Workshop on Stochasticity in Distributed Systems

Research Article

Matching distributed systems to their environment using dissipative structures

  • @INPROCEEDINGS{10.1109/COLCOM.2005.1651268,
        author={Jim Dowling and Dominik Dahlem and Jan Sacha},
        title={Matching distributed systems to their environment using dissipative structures},
        proceedings={Workshop on Stochasticity in Distributed Systems},
        keywords={Bandwidth  Delay  Distributed computing  Educational institutions  Peer to peer computing  Physics computing  Sampling methods  Search problems  Stochastic processes  Telecommunication traffic},
  • Jim Dowling
    Dominik Dahlem
    Jan Sacha
    Year: 2006
    Matching distributed systems to their environment using dissipative structures
    DOI: 10.1109/COLCOM.2005.1651268
Jim Dowling1,*, Dominik Dahlem1,*, Jan Sacha1,*
  • 1: Distributed Systems Group, Trinity College Dublin
*Contact email:,,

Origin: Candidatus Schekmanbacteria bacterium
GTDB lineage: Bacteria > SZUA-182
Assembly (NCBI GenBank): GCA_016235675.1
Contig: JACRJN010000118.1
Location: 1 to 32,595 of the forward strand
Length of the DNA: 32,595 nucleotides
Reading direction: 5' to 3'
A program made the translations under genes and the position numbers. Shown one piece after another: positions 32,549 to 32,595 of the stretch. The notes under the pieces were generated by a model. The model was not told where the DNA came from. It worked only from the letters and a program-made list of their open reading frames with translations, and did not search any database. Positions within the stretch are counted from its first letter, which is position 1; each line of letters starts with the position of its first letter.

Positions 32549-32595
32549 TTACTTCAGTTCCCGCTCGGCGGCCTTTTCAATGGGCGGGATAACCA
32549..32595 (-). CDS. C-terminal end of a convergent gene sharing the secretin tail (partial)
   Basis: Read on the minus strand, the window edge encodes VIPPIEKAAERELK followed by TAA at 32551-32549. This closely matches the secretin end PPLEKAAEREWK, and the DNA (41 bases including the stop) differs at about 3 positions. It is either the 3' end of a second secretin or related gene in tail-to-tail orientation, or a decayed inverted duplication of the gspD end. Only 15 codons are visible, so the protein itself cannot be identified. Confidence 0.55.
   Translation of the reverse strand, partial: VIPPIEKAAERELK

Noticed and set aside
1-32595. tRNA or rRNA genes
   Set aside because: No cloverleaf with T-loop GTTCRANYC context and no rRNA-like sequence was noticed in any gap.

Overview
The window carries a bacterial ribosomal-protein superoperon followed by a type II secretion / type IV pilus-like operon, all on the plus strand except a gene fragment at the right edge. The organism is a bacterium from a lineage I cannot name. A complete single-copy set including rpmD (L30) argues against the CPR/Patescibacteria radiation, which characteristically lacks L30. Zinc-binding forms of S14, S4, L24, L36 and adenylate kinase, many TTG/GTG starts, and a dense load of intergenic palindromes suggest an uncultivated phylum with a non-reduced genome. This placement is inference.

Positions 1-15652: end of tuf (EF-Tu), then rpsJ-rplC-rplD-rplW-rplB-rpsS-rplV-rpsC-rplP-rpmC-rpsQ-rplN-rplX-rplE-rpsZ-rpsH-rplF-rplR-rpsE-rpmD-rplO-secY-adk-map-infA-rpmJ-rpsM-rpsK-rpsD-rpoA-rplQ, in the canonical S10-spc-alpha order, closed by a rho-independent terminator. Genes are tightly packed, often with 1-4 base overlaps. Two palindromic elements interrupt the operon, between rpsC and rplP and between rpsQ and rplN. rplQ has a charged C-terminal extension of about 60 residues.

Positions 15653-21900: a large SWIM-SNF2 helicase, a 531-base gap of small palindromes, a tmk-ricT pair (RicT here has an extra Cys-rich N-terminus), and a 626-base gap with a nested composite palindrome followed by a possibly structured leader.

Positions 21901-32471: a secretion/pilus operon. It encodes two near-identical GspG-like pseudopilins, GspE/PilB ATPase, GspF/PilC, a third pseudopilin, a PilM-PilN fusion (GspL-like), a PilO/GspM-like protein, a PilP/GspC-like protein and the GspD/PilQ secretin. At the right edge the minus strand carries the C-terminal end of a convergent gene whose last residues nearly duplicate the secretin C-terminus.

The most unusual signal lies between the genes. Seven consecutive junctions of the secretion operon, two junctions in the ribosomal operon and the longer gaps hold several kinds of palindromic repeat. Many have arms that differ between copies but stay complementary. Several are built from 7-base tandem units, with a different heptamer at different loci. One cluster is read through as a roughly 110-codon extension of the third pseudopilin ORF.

In contrast to a large body of theoretical work on computer systems, distributed systems are not idealised constructions, unconstrained by physical world limitations. They must be designed to account for limiting, real-world properties such as network latency, varying node capabilities, varying application behaviour and unexpected failures. These real-world properties that we describe under the general area of a system's environment have regularities or heterogeneities that can often be modelled as a stochastic process, often using well-known distributions. This paper proposes dissipative structures as a model to capture information about properties of these stochastic processes. In dissipative systems, agents (or nodes) sample information from their local environments and collectively build structures that capture knowledge of recent regularities or heterogeneities in the system's environment. Dissipative structures are a promising technique for transferring knowledge of the system's environment among agents without requiring excessive message passing. This approach offers the promise of building more efficient search algorithms based on reduced uncertainty of the system's environment.